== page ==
The Toronto Maple Leafs aren’t the first team to eat some humble pie on a west coast road trip, nor will they be the last.

Even before the trip, the Maple Leafs were not playing great hockey; they are now 2-6 in their last eight games. On the season, they are 8-7-0 overall and 21st in points percentage. They are giving up the 12th most shots against per game and the fifth most goals per game. The team still maintains a +2 goal differential by virtue of the fact they are the second-highest scoring team in the league on a per-game basis.

There is no question the road trip was a reality check. The only team they managed to beat was an Anaheim team missing their first-line center, their second-line center, and one of their top pairing defensemen.

While Toronto has an offense you can never sleep on, teams have figured them out. It’s now up to Babcock and his staff to adjust. A few weeks after the team lost to New Jersey and Ottawa, I noted that the blueprint was there for teams to beat Toronto. The simple version: A neutral zone trap, get the puck in deep and grind their defense, and leave a high guy for support.

The loss to St. Louis served as a strong example of both, where the Blues aggressively forechecked them, cycled them consistently, and clogged up the neutral zone on their way to a big lead. In the third, when St. Louis took their foot off the peddle and got loose with their structure, the Leafs suddenly buried a few chances.

One adjustment teams have made is that they are generally only pressuring the Leafs defense with one forechecker in the neutral zone. Watch this Matthews scoring chance early in the season against Chicago below. With two forecheckers, a chip off the wall creates a 3-on-3 in the neutral zone. But the Leafs forwards – especially Matthews – are good enough to create a scoring chance out of that.

A key component of the Leafs‘ system is that they flip a lot of pucks into the neutral zone. Instead of forcing the issue now, their opposition is just hanging back and waiting for it to backfire. Even on the play where Gardiner blew a tire, the Kings only sent one man in and simply waited for the mistake:

A few days later against St. Louis, the Blues scored a goal that started with only one man in the neutral zone standing up the rush, causing a turnover, and then going down the ice and scoring:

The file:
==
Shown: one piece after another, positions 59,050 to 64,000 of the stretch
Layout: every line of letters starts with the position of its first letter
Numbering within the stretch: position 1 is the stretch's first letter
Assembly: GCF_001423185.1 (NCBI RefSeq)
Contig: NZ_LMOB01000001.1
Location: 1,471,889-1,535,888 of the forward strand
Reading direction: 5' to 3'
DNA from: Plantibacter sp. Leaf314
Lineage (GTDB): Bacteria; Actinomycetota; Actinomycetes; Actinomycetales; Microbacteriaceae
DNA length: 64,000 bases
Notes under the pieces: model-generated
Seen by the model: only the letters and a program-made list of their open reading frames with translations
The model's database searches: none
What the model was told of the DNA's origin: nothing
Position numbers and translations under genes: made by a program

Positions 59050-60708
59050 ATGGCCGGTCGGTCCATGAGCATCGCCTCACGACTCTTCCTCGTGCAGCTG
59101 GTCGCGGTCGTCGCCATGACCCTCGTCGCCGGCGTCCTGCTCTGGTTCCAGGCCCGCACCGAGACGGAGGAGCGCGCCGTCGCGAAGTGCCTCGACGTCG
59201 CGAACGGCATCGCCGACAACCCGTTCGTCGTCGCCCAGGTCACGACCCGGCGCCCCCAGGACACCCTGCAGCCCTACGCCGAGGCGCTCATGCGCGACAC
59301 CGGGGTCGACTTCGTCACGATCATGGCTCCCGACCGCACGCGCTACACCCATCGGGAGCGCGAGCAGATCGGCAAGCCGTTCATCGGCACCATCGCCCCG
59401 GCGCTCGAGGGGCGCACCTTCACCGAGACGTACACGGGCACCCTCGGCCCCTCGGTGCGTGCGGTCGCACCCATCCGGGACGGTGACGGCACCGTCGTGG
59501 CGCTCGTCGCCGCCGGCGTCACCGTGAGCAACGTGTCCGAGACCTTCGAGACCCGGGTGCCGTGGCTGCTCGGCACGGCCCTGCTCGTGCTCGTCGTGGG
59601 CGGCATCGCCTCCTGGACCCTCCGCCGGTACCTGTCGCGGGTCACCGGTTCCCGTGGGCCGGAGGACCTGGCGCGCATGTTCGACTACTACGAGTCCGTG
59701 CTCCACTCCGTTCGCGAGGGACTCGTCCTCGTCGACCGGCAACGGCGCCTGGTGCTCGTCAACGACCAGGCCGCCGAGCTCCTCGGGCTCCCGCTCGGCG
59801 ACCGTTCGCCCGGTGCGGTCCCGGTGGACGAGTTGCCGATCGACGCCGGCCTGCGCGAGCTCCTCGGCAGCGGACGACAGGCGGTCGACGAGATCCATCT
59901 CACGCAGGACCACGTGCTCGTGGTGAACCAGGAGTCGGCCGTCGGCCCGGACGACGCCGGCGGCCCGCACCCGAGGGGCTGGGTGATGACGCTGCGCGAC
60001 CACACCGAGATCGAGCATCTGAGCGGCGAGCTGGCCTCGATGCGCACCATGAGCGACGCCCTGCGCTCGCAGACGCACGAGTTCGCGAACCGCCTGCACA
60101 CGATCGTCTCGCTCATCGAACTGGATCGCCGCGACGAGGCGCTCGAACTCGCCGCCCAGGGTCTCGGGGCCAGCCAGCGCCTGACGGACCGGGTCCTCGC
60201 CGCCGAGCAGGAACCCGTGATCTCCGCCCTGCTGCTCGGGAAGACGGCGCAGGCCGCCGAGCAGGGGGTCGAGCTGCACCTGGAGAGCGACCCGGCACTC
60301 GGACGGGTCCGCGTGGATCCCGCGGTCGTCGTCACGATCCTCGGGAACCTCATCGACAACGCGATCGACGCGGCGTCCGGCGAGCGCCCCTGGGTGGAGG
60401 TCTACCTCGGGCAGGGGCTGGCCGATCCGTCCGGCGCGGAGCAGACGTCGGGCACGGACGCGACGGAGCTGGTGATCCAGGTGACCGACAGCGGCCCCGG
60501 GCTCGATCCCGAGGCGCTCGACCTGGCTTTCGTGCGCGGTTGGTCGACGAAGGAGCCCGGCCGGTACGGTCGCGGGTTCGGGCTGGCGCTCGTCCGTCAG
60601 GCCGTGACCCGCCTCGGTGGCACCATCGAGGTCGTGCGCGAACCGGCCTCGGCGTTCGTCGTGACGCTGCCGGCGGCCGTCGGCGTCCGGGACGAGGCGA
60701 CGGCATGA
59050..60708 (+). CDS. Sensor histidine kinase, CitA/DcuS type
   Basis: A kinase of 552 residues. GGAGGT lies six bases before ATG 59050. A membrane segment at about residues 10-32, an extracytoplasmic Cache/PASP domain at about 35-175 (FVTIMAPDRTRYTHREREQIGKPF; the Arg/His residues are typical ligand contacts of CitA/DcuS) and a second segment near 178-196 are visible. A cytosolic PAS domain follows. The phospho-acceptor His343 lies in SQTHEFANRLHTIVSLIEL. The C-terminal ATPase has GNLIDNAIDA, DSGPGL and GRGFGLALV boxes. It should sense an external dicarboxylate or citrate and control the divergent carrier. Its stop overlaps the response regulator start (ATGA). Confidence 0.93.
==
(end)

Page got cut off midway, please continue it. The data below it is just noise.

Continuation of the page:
The reality is that teams are standing them up at the blue line, or at least trying their best to. Before the Anaheim game, Randy Carlyle noted, “They’re similar to what Pittsburgh’s done … in stretching out the neutral zone with one pass.”

The Leafs will have to adjust with tighter breakouts, chipping pucks in and going and getting them more than they probably want to. They will also have to activate their defense more – the blue line group is not great defensively, but there is some skill there and they can competently skate the puck up the ice.

The Leafs certainly weren’t just going to plough through teams offensively all season. Opponents make adjustments. Coming back from a long road trip, they have a few games here to regroup before they start a run of playing 16 of 22 games on the road beginning next weekend. There is no reason to panic, but there should be a sense of urgency here to get better in a hurry.


– Two straight games for Kasperi Kapanen, both with him getting consistent penalty killing time – that is the big difference, it seems, between him playing as Babcock alluded to earlier. In his last three games, his ice time has gone from 7:31, to 11:35, to 13:40. He had five shots on net in the game against LA. One thing he has added to his game so far this season is streaking down the wing, backing the defender off with his speed, and curling up and making a play. His speed is a serious threat and he can create a ton of space with that little curl up move. Earlier in his career, he would skate himself into corners frequently. That’s a nice adjustment for Kapanen.